Park life down on the Orwell

PUBLISHED: 11:11 14 June 2010 | UPDATED: 17:20 20 February 2013



A rural oasis close to the heart of Ipswich, Orwell Country Park is perhaps not as well known as it deserves to be, says Cathy Brown

A rural oasis close to the heart of Ipswich, Orwell Country Park is perhaps not as well known as it deserves to be, says Cathy Brown

Even if youve never heard of it, youve probably seen it, for part of it lies under the piers of the Orwell Bridge, on the eastern side of the estuary. A green belt between the river and the Ravenswood development, the old Ipswich Airport site, the park stretches on both sides of the A14.
Walking there, the background noise of traffic crossing the bridge and heading to and from Felixstowe can be hard to escape altogether, but the parks many attractions more than outweigh this minor drawback.
It is amazing how quickly you forget all about the road, stepping into a landscape seemingly untouched by time. Another minor intrusion, the power lines which currently cross the park, will be replaced by underground cables later this year (2010).
The country park combines a stunning range of landscape types and wildlife habitats, from ancient woodland via scrub and heathland to marshland and muddy foreshore, with spectacular views across the Orwell estuary.
Some of the park falls within the Suffolk Coasts and Heaths Area of Outstanding Natural Beauty and it also includes Sites of Special Scientific Interest and County Wildlife Sites.
Orwell Country Park was officially opened to the public in 1995, but its history as a recreational area goes back much further.
Pipers Vale, the part north of the bridge, was enjoyed by the people of Ipswich for centuries before it was bought by the borough council in 1926. This area is a valuable remnant of the coastal heath that once stretched from Ipswich to Lowestoft.
Bridge Wood, to the south of the bridge, is designated an ancient woodland, which means it has been managed continuously as woodland since 1600 (at least). It contains a number of magnificent old oak trees, many hundreds of years old. It also contains some 1950s pine plantation, which is gradually being thinned to create more traditional mixed woodland.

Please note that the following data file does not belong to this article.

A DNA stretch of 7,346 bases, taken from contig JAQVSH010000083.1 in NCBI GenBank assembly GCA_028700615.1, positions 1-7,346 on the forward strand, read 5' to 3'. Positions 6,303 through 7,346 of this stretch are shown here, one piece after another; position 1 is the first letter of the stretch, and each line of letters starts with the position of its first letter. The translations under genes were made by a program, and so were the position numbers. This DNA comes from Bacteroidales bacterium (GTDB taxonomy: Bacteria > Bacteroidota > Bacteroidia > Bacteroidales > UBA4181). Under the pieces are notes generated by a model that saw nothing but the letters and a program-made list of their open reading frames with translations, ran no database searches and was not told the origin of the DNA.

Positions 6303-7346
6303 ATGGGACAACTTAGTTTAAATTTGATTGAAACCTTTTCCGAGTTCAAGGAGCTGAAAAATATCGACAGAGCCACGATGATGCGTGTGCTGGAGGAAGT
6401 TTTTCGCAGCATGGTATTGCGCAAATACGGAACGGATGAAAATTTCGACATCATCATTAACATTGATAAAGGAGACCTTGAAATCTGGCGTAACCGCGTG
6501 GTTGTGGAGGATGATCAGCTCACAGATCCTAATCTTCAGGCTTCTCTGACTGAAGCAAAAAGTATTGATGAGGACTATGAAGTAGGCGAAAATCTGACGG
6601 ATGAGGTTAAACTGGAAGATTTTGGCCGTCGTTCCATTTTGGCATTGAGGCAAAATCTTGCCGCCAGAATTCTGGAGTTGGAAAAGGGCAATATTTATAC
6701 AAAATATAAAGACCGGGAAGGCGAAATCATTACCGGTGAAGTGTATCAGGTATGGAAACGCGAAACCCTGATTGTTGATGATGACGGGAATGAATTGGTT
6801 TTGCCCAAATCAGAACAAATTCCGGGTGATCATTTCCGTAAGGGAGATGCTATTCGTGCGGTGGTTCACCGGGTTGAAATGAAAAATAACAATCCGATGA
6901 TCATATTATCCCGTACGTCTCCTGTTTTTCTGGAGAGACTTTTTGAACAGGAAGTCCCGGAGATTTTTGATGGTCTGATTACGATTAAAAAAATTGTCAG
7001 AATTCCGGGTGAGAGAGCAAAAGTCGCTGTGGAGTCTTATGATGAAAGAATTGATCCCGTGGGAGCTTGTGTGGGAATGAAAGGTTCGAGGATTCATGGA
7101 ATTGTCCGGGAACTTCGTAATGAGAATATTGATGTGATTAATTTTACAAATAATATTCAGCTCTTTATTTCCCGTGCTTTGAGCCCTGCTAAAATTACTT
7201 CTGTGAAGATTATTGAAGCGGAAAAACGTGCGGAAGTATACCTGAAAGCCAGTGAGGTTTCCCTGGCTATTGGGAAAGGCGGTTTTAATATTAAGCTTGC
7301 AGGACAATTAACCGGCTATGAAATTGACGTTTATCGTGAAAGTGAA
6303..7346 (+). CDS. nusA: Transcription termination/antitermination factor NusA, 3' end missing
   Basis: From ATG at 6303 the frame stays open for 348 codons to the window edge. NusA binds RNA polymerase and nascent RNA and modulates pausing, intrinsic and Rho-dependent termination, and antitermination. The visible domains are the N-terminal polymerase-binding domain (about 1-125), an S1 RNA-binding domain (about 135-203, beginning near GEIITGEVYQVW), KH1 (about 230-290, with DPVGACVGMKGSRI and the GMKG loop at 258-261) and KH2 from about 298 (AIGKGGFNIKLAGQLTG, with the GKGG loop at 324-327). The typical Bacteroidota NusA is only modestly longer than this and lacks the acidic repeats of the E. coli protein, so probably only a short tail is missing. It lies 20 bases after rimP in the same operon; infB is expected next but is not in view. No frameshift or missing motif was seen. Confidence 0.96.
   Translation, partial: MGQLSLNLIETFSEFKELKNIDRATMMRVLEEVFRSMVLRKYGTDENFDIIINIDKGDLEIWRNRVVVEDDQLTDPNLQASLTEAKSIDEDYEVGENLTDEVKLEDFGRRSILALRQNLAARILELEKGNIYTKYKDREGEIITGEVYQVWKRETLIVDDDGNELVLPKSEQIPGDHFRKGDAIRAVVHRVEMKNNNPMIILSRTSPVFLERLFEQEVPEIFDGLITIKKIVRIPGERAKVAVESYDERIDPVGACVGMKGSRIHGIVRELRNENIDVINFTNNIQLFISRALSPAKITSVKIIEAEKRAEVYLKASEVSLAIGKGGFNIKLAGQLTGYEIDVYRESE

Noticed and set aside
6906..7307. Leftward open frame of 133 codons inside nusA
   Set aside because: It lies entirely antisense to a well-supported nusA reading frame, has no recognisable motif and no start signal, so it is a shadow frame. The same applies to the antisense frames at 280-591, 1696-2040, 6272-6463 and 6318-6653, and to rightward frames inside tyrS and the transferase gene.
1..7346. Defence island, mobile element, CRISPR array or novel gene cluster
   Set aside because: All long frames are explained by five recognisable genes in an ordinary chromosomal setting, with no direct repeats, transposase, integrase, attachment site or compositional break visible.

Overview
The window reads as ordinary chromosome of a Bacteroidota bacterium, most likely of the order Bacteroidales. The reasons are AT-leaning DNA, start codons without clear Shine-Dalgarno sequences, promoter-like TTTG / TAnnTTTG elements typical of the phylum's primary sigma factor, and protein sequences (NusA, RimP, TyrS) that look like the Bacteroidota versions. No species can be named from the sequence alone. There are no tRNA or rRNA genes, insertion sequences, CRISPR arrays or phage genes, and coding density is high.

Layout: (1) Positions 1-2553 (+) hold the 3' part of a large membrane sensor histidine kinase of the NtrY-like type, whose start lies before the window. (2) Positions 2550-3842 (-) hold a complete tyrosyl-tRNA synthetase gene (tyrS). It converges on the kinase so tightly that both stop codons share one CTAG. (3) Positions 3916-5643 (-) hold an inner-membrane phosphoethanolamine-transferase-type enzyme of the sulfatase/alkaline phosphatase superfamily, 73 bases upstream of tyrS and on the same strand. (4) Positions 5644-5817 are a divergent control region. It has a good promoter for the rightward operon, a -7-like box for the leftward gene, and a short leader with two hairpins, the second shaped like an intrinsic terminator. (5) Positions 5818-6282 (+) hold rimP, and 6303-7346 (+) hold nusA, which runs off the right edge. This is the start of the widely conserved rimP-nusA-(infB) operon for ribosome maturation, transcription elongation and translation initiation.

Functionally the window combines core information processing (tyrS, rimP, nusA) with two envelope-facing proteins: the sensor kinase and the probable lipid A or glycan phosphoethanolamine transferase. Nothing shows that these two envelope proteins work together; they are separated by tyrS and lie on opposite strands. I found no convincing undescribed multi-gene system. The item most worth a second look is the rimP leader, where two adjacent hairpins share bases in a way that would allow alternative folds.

Park ranger Richard Sharp explains that before the creation of the Country Park, both Pipers Vale and Bridge Wood were really mistreated. The wood was full of burnt out cars and illegal campsites. The car wrecks were cleared by military helicopters and by 1996 both Pipers Vale and Bridge Wood were declared local nature reserves and county wildlife sites.
The park also includes Pond Hall Farm, owned by the borough and farmed under tenancy; Pond Hall Carr, which has been transferred from the farm to the park; Braziers Wood and Elm Hill, an area which was allotments until the 1980s, but now provides habitat for lizards, slowworms, nightingales, and much more besides.
The name of Pond Hall Farm is believed to come from the Latin pons, meaning bridge or crossing point, and Bridge Wood too is thought to take its name from the ancient crossing point (still discernible at low water), a path of shale and stone which once allowed people to cross the river at low tide, rather than the much more recent Orwell Bridge.
Braziers Wood occupies the small valley of a spring-fed brook. Again, a relatively small area crams in a variety of habitats, from mature oak and silver birch trees on the steeper slopes to wet marsh and alder carr in the valley bottom supporting an equally wide range of wildlife and wildflowers.